Updated: Mar 2, 2021
Are you a Performing TELE-SLP? Performing. I’m not referring to ”productivity.” Rather, I’m hinting at being an artist-performer, because in a way, all SLPs are performers. In-person SLPs are the theatre and opera stars caught in performances of natural acoustics and aesthetics. Tele-SLPs are the movie stars, where everything that happens on-screen is realized in the home of the viewer. If you have provided skilled speech intervention, you’ve given a performance.
With an undergraduate degree in Voice Performance (Opera Singer), there are secrets of being a performer that are applicable to being a professional Tele-SLP.
In order to sing an opera, there has to be written music, lighting, props, staging, choreography. All of it must be learned, rehearsed, tweaked, rehearsed again, then performed. In order to hold a successful Teletherapy session, you have to know your skilled interventions, your technology equipment, your visibility on-camera, and your working materials.
This is the secret of every seasoned SLP, right? Once you’ve had some years of SLP-experience under your belt, you start to see patterns—music scripts, if you will. You recognize how a song will end, and you can rely on successful past performances to guide your intervention in the life of a child. The same is true of Teletherapy. Right down to that one stage light that always flickers, no matter how many times you’ve changed cords, reconnected, and restarted. Keep rehearsing the plan, and you’ll nail the finale.
Honestly, some of the best, funniest, most well-received performances are those when something went wrong. Really wrong. Like a wooden chair prop broken when sitting down, trying to catch yourself from falling, but only able to grab hold of the now broken chair arm all while STILL SINGING -wrong. Does that kind of wrong ever happen in Teletherapy life? How about... I opened up a website for a student and now there’s an ad with loud music and words, but I can’t see it or find it and don’t know how to stop it so I just stop sharing the whole application -wrong? Only now I can still hear it so I close the whole site. And then there goes my plan. So, now what? Now, it’s improv time.
What do you do when someone hands you the wrong prop? Take it and use it.
What do you do when someone sings the wrong line? Sing the next line after it.
What do you do when someone enters in the wrong side of the stage? Change direction briefly, then redirect.
What do you do when someone starts genuinely crying on stage? Make it part of the performance.
You see... if we Tele-SLPs stick only to our Teletherapy plan, we miss the opportunities for memorable moments. Being a Tele-SLP performer means you have the script, but can shape it based on the actions from the other side of the screen.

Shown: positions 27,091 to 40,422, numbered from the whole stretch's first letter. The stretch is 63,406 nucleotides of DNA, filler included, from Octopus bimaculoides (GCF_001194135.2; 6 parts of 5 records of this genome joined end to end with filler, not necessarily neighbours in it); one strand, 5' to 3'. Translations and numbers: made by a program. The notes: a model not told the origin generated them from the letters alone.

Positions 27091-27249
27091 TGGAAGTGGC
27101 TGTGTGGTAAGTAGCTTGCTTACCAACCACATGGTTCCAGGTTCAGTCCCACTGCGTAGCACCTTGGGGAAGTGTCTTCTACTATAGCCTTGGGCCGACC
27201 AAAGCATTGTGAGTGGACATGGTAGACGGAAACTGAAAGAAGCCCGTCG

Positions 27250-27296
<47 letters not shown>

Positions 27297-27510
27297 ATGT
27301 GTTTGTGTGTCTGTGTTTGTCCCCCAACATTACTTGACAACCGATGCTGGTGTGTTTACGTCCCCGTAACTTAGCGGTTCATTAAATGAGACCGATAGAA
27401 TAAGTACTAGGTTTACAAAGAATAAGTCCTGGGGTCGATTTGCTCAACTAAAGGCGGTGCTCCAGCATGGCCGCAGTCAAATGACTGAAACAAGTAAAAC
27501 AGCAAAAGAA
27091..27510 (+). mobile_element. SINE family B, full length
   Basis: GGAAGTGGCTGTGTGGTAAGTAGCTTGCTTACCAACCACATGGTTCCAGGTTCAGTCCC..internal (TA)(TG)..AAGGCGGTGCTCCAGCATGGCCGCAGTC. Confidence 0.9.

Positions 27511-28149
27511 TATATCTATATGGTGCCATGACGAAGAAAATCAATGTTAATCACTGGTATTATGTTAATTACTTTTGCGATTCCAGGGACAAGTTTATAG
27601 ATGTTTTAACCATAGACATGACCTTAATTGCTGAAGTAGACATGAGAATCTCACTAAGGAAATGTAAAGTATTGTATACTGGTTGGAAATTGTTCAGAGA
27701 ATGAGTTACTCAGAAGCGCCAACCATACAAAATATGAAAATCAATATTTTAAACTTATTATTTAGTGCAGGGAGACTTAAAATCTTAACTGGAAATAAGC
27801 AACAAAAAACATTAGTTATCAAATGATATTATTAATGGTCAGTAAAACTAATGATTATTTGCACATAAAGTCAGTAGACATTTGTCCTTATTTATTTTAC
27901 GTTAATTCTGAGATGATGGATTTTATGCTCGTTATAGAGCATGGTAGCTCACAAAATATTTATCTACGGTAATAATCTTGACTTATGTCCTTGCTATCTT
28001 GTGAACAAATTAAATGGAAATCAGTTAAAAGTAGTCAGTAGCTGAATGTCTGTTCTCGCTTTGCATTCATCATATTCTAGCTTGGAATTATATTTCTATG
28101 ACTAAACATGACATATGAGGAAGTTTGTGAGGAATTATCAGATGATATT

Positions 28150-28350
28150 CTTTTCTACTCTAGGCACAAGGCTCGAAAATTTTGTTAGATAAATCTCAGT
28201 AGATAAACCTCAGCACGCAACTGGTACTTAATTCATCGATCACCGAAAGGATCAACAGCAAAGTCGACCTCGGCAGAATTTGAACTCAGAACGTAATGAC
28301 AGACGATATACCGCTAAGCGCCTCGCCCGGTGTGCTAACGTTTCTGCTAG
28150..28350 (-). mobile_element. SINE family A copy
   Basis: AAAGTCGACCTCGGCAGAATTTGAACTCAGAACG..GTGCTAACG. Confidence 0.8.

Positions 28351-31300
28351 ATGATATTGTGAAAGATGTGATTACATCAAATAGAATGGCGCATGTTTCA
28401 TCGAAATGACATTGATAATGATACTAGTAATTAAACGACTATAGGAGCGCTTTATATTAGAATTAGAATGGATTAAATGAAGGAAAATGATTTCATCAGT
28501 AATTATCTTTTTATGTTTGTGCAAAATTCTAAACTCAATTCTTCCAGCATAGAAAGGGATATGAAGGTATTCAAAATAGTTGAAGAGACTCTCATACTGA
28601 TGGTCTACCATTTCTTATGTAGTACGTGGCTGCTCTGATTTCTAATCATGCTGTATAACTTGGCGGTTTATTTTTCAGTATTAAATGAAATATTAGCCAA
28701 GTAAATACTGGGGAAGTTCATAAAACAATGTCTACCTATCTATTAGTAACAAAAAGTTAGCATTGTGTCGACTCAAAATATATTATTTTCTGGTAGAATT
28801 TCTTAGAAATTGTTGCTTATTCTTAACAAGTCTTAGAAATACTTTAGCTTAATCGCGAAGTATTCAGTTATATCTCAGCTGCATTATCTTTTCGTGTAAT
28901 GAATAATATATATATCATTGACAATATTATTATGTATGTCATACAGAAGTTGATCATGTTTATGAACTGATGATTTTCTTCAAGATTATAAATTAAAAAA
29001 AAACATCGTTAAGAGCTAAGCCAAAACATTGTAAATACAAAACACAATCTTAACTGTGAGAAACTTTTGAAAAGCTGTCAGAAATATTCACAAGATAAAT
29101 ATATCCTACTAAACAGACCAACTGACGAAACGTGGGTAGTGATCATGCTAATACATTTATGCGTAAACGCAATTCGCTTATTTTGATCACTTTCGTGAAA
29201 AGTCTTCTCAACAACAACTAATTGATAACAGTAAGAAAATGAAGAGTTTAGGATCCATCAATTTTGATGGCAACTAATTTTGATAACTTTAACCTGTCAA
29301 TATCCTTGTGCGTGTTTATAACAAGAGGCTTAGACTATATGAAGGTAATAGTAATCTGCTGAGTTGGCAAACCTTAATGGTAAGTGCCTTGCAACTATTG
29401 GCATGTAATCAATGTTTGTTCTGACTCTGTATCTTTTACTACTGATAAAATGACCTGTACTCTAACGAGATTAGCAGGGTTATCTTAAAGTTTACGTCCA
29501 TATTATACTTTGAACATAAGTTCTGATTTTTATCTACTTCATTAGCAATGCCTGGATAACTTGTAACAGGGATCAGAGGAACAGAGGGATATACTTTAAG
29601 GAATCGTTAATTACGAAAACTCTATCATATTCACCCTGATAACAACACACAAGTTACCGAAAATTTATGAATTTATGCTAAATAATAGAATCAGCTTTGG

A performer senses when the audience is anticipating the next scene, when they’re captivated by the music and action, or when they’re bored to tears. When the latter happens, mediocre performers stick to the script and rehearsed lines. Memorable performers do something. Change a facial expression or gesture. Grab an unplanned prop. Alter their tone or volume. And shouldn’t we Tele-SLPs do the same thing?
Keep an improvisational eye on your student’s screen. Pay attention to their verbal and nonverbal reactions to materials, prompts, and cues. Find something that educates and engages.
Oh yes, they do. Performers fail. Big time, sometimes. And it’s ok. Because they know that it’s just one performance. They take their failed performance and make necessary changes so that it won‘t happen again.
That‘s what you have to do as a Tele-SLP, too. If you have a terrible Teletherapy session or terrible day of Teletherapy, remember, it’s just one session, one day. Update software, charge hardware, get reliable resources. And get back online, on-screen.
What does a cast do at the end of a show? Bow. What plays at the end of a movie? Credits. Why? As a “thank you“ to the audience and to the people behind the scenes.
At the end of your Teletherapy sessions, remember to thank your students. Remember to thank your learning coaches or parents. They are your audience and behind the scenes cast! Even though their level of involvement in each session may vary, there’s a lot of work that goes into each session, as you well know. Thanking them for their efforts, no matter how small, cultivates a positive environment for everyone.
Go. Be a performer. After all, you‘re a performing Tele-SLP.
-Angela C. Hancock, MSP, CCC-SLP